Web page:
by Aimee McClinton
Bend Living Magazine  June 2005

Hello Muddah, Hello Faddah …
Fill up the kids’ calendar with summer-camp activities.

LlFE THROWS CHANGES AT EACH GENERATION, but summer camp has held its own: It is still, for many kids, a cornerstone of childhood. Although eating s’mores and telling ghost stories around the campfire are as popular as ever-and pioneer homes are still constructed with Popsicle-stick siding and pinecone-scale shingles-summer camp has evolved.

Kids today have a slew of interesting choices when it comes to filling their summer calendar. Here we describe a few of the programs available in Central Oregon; keep in mind that many of them began registering children in the spring, so check as soon as possible for availability. Gather the kids, weigh the options-and maybe get in some early practice toasting marshmallows.
Coyote Tracks West.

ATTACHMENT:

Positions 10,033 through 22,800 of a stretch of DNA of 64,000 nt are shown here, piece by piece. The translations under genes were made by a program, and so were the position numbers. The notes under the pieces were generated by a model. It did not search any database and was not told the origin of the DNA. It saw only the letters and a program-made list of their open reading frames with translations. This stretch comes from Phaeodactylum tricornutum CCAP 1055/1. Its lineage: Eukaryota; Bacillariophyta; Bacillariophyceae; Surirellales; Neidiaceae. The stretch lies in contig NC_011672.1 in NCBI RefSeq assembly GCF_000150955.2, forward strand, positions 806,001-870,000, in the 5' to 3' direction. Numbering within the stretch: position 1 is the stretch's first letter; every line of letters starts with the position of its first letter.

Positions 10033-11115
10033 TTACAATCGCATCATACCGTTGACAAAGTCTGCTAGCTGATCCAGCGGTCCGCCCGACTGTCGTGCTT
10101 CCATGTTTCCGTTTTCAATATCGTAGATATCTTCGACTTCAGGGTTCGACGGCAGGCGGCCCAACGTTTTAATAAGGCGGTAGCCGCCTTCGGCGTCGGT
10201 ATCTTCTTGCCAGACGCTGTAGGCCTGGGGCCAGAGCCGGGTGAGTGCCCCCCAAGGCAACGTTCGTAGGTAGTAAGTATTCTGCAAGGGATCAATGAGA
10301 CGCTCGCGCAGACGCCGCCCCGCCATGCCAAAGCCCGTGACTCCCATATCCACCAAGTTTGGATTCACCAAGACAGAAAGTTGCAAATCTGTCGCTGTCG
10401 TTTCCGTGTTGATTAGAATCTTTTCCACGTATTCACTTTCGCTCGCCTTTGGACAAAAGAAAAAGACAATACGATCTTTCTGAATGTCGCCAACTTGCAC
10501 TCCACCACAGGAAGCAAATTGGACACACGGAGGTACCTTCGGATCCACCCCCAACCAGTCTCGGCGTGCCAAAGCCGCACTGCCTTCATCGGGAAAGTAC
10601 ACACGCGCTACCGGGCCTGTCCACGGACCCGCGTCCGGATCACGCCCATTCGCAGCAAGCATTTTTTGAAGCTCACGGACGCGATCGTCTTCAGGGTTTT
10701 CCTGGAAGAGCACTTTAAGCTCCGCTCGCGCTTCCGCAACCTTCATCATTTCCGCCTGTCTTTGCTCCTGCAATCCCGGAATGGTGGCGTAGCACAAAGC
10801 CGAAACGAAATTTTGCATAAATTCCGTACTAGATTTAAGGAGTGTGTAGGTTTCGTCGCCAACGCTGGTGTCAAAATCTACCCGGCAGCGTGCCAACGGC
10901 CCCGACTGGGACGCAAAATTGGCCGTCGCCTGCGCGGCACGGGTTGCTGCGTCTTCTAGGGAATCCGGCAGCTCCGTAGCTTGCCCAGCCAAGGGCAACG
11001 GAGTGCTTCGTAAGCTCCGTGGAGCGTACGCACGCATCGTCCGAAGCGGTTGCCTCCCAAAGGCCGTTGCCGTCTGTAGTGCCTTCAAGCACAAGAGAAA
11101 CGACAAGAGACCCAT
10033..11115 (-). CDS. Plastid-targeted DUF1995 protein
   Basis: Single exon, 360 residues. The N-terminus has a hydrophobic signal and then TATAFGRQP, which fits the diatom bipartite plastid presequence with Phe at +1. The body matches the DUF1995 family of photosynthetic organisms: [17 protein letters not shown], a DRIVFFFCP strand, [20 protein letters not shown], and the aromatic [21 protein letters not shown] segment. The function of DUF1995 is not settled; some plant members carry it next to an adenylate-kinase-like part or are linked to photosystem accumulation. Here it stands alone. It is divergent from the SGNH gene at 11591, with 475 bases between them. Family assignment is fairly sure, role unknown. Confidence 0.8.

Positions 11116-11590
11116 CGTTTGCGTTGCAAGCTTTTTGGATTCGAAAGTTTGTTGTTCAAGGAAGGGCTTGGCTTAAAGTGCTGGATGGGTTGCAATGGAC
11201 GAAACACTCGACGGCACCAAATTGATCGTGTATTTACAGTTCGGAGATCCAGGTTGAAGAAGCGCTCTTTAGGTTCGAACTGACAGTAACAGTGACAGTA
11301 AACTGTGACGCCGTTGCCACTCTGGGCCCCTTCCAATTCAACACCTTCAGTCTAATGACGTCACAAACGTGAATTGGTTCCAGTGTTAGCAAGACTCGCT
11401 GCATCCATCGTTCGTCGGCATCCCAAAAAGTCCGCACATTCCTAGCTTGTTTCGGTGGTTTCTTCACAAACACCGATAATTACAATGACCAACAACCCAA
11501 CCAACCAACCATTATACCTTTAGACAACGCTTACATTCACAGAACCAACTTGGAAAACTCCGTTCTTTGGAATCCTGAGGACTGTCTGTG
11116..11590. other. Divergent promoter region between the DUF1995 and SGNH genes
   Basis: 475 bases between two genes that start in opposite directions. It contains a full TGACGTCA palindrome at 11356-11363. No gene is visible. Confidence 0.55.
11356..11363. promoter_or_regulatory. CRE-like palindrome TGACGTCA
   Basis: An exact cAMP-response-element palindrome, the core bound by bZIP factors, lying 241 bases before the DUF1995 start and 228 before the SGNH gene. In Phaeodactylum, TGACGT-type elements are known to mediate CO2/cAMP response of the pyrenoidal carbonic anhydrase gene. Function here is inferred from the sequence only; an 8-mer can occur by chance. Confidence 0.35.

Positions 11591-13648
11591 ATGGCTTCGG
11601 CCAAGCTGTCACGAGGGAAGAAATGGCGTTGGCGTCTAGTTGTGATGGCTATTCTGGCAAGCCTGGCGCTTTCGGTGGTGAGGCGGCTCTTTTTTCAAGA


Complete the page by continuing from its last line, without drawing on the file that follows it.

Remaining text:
At a young age, Tom Brown, Jr., understood what it meant to respect nature. Mentored by an Apache elder, he learned valuable outdoor-survival skills that he now shares worldwide. Brown has published 17 books, trained Navy SEALS and helped law enforce­ment locate missing children and hikers.

In 1978, Brown established his Tracker Schools to teach chil­dren and adults outdoor skills, with an emphasis on Native Ameri­can philosophy. Bend’s Joe Kreuzman, a friend and former student of Brown’s, was inspired to bring the program to Central Oregon as Coyote Tracks West.

The camp is opening its first summer season with weeklong programs running from June 19 to August 19. Kids ages 7 to 17 may sign up at the beginner stage and work their way to interme­diate and advanced levels. Camp is set in a southern Oregon wil­derness area, where children learn how to build shelters of natural materials, start fires with homemade bow drills, track a variety of wildlife and make primitive pottery.

“This is a lasting experience for kids,” says Kreuzman. “The program offers them a sense of confidence in who they are and where they stand in todays society.”